Government starting to crack down on debt collectors

Last week, a Minnesota-based debt collection firm with a long history of shady practices and consumer complaints was slapped with a whopping $1.75 million fine by the Federal Trade Commission. It was the second-highest fine ever issued in a civil trial against a debt collection company. Among the offenses committed by the company, Allied Interstate, Inc., were charges that it violated the Fair Debt Collection Practices Act, the FTC said. Allied also tried to collect debt without proof or checking for accuracy - the same accusation that's now roiling the foreclosed mortgage market.

The circumstances that brought the messy state of foreclosure documentation to light have also helped shine a light on similar practices that some assert have long existed in the debt collection business. The New York Times explored the day-to-day jobs of debt collection employees whose job it was to review and sign documents verifying the legitimacy of the debts the company held.


One former collection agency worker testified in 2007 that she signed an affidavit literally every 13 seconds (about 2,000 a day). Each affidavit was supposed to verify that the information connected to an outstanding debt was correct and complete, but there's obviously no way anyone could do that kind of fact-checking in 13 seconds.

Debt collectors, perhaps predictably, defended their practices in the article, which went on to point out that sometimes the bad information came straight from the banks. Instead of catching and correcting this information, debt buyers took for granted that it was the truth. As a result, many Americans have been harassed by debt collectors wielding inaccurate information.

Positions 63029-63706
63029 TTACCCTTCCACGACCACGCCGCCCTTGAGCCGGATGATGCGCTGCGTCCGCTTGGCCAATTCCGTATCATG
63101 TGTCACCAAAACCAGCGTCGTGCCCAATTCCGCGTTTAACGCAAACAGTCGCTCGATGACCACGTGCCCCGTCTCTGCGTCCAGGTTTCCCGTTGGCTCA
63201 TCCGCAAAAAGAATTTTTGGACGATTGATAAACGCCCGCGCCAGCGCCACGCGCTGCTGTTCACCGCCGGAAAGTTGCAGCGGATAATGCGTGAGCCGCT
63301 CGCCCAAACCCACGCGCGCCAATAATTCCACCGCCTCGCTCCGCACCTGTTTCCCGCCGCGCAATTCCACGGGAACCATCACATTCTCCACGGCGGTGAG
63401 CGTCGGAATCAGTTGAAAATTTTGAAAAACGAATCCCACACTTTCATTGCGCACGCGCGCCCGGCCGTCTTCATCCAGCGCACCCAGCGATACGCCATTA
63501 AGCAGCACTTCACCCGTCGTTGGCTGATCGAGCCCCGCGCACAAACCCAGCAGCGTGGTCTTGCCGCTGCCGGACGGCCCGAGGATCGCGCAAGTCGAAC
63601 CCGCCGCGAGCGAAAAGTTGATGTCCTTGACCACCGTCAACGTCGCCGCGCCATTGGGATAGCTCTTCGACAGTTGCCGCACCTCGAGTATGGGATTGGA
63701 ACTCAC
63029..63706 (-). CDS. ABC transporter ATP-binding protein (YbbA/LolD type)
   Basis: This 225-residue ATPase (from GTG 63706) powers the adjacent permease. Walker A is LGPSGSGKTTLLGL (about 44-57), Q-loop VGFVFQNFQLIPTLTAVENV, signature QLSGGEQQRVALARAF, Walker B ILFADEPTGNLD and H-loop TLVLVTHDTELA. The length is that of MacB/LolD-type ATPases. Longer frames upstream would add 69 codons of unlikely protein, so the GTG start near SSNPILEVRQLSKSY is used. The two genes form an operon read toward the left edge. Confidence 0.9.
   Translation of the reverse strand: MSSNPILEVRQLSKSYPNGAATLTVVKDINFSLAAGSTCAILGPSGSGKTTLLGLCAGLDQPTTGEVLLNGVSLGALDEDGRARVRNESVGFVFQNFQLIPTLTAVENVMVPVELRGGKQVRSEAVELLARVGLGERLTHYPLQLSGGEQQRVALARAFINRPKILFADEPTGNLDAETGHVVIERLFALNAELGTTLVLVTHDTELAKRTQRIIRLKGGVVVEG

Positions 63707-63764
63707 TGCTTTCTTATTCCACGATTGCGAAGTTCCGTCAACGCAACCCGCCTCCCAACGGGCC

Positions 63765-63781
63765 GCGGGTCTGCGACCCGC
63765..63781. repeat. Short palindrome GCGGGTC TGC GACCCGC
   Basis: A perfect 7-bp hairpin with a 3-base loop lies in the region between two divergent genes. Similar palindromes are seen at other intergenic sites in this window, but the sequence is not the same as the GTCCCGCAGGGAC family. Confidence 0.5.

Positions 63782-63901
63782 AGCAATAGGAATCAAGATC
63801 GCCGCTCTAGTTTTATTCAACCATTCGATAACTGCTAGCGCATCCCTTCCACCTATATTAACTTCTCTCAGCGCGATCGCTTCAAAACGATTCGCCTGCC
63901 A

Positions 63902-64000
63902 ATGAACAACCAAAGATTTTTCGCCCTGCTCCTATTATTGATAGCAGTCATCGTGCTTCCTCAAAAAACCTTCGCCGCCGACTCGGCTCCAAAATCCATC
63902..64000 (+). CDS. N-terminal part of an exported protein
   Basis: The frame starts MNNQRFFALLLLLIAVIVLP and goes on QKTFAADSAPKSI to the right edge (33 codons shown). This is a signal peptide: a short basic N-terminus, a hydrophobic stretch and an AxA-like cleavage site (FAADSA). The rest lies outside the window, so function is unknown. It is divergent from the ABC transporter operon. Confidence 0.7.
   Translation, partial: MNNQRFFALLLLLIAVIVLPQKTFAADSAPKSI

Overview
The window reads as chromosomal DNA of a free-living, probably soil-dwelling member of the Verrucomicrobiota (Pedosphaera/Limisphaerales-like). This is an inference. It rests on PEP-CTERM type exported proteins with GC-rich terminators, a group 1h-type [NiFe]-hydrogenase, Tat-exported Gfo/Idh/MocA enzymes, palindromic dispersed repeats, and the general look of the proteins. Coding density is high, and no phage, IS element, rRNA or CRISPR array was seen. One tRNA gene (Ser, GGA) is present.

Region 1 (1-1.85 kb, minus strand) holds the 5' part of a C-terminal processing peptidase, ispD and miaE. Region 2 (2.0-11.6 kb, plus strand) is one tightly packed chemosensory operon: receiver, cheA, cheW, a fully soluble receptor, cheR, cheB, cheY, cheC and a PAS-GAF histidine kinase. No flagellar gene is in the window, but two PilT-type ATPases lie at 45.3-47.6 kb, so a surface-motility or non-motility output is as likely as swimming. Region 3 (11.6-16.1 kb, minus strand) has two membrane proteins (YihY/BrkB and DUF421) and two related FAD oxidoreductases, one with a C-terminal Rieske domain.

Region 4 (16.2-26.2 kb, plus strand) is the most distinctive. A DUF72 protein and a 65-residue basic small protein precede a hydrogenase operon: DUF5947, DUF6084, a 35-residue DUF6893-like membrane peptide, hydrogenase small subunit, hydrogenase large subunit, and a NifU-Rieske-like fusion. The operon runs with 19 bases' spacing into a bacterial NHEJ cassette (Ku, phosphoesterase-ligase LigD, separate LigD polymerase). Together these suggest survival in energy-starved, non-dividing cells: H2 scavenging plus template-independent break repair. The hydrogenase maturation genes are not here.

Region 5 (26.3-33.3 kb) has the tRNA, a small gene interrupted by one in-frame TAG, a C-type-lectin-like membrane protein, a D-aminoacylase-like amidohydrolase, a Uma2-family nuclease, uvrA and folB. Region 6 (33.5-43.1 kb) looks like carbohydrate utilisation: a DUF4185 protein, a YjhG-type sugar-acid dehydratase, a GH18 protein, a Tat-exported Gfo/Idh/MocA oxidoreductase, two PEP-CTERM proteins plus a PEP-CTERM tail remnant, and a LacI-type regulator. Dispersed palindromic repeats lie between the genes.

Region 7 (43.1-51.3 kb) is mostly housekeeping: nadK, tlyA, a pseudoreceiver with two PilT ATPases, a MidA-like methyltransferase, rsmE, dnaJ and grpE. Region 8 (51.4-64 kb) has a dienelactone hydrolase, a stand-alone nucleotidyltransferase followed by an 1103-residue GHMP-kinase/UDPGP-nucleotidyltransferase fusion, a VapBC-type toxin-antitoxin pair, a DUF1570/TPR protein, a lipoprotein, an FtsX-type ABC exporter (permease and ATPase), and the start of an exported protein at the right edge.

"Companies who are foreclosing are really abusing the legal system, committing perjury on a daily basis. You can multiply that by what happens on a daily basis in the debt collection industry," Ira Rheingold, executive director of the National Association of Consumer Advocates, tells WalletPop. "Often times, all they have is a stream of electronic data," he says.

Nevertheless, these companies continue to pursue people because, frankly, it's a numbers game. If even a small fraction pay up or are forced - erroneously or otherwise - to pay by the court system, debt buyers make big bucks.

Consumer advocates hope the FTC's legal action against Allied Interstate is just the beginning of a crackdown on debt collection firms that skirt or outright flout the law. The National Consumer Law Center offers this online brochure telling consumers how to deal with debt collectors, including if you're being unfairly targeted. If a collection company is hassling you for a debt you don't owe, contact the FTC's Consumer Response Center by calling (877) 382-4357 or going online to www.ftc.gov to file a complaint. Also, you can read our story 10 Tips for Dealing with Debt Collectors.

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